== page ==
Mazda CX-8 road test: the same, but different
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Mazda offers two large SUVs that, on the surface at least, are almost identical twins: the CX-8 and the slightly larger CX-9.
They are such close siblings that many in the industry wonder why Mazda New Zealand offers them both in this market.
Both models have seven seats, and from the outside, are almost indistinguishable from one another.
The most obvious difference is the CX-8 is powered by a diesel engine, whereas the CX-9 is petrol-powered.
The CX-9 is marginally longer, although both models are built on the same platform.
That Mazda New Zealand is a savvy industry operator is not in doubt — it has been among industry leaders capitalising on the huge and accelerating swing from sedans to SUVs during the past decade.
Mazda’s medium-sized CX-5 is considered to be the benchmark by which all mainstream mid-range SUVs are measured. It is the top-selling SUV in its class.
Part of the answer to the conundrum could be Mazda’s need to appeal both to buyers of larger vehicles in the United States, and the virtual disappearance of the once-popular people-movers internationally.
Both large Mazda SUVs come well-specced and, as you would expect, are pleasant to drive.
Mazda New Zealand says the CX-8 is more a 5+2 seater rather than a full seven-seater. The third row of two seats is designed for people up to 175cm.
So the family wanting a large diesel-powered SUV with only occasional use for the rear third row, should opt for the CX-8, whereas those wanting a petrol-powered large SUV with a full-sized third row of seats should choose the larger, longer and more powerful vehicle.
The CX-8 is the most recent addition to Mazda New Zealand’s range, having been introduced in June.
The CX-8 is the same width as the popular medium-sized CX-5 but is 350mm longer. It has 775 litres of boot space with the third row of seats folded down, compared with 455 litres in the mid-sized CX-5.
It is powered by a 2.2 litre twin turbo diesel engine, which creates 140kW of power and 450Nm of torque. It has a towing capacity of up to 2000kg, which helps explain why it is likely to find a ready market in this country. This compares with a V6 engine in the larger vehicle.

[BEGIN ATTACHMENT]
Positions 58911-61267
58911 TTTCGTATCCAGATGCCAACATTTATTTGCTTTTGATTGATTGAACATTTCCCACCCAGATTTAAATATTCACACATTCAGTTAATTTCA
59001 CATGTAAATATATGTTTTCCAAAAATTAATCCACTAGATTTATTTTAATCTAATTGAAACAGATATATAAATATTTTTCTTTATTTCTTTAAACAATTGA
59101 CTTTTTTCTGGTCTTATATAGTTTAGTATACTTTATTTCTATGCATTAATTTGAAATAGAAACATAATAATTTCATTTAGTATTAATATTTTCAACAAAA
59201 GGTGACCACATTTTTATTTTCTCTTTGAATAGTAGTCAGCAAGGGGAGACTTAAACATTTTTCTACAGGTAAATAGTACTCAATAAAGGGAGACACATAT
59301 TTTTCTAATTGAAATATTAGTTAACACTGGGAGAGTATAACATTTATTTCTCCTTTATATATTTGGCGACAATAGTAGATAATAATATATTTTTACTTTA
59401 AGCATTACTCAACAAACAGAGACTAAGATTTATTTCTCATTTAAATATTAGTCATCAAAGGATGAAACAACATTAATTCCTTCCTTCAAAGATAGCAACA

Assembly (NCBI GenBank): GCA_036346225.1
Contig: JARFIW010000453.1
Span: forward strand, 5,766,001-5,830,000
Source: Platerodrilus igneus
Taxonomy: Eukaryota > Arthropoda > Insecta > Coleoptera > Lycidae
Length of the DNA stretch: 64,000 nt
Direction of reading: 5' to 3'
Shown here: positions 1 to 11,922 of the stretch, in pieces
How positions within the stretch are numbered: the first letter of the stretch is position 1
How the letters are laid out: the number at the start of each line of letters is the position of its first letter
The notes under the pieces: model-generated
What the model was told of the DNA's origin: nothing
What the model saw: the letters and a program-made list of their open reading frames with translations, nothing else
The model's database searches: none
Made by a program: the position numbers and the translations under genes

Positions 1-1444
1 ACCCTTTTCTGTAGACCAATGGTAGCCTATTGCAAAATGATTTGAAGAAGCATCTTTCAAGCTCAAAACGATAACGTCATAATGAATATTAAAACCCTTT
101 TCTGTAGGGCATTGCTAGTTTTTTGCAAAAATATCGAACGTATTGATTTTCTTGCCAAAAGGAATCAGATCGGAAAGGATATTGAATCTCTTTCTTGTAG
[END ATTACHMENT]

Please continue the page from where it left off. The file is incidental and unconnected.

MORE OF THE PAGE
The CX-8 has an exceptionally smooth six-speed automatic transmission, and the whole package is said to return fuel consumption figures of 6 litres per 100km travelled. So fuel economy would be another point score for the CX-8, providing in theory an exceptional fuel range of about 1200km from the 74-litre fuel tank.
The test model was the luxuriously appointed leather-seated all-wheel-drive Limited model, which sells for $62,496. This is $2500 less than the equivalent CX-9 model, so more points on the ledger for the CX-8.
The CX-8 base model range starts at $53,490 plus on-road costsand the cheapest CX-9 costs from $54,995 plus on-road costs.
The top-of-the-line CX-8 AWD Limited model includes 19-inch wheels, a powered tailgate, powered-operated front seats, a Bose stereo system and adaptive LED headlights.
There is also a large, clear heads up display unit, smart key, reversing camera and sensors, an integrated sat nav system, an AEB blind spot warning system, traffic sign recognition feature, and adaptive cruise control.
There is plenty of chrome finishing on the steering wheel, dashboard and central console. The cabin is well designed and feels solid, and the few buttons that remain, are solid and practical — especially the audio volume control.
The electronic handbrake is particularly conveniently placed, on the central console, immediately beside the driver.
The infotainment system can be accessed through the commander dial on the centre console.
Driving the CX-8, you don’t get the feel of being in a large vehicle, and the handling is excellent, considering it is a large high-riding SUV.
The six-speed automatic gearbox slides through the gears smoothly, and although the CX-8 doesn’t have the sheer grunt of the larger sibling, it has more than ample power, which is delivered without undue pressure on the engine.
Some of the driver assistance features take a while to get used to, with the lane assist function quite interventionist, but it doesn’t take long for the driver to understand how it works.
Mazda CX-8 Limited AWD
Pros: Well-appointed, smooth functioning and economic large SUV
Cons: Third row of seats for occasional use rather than long journeys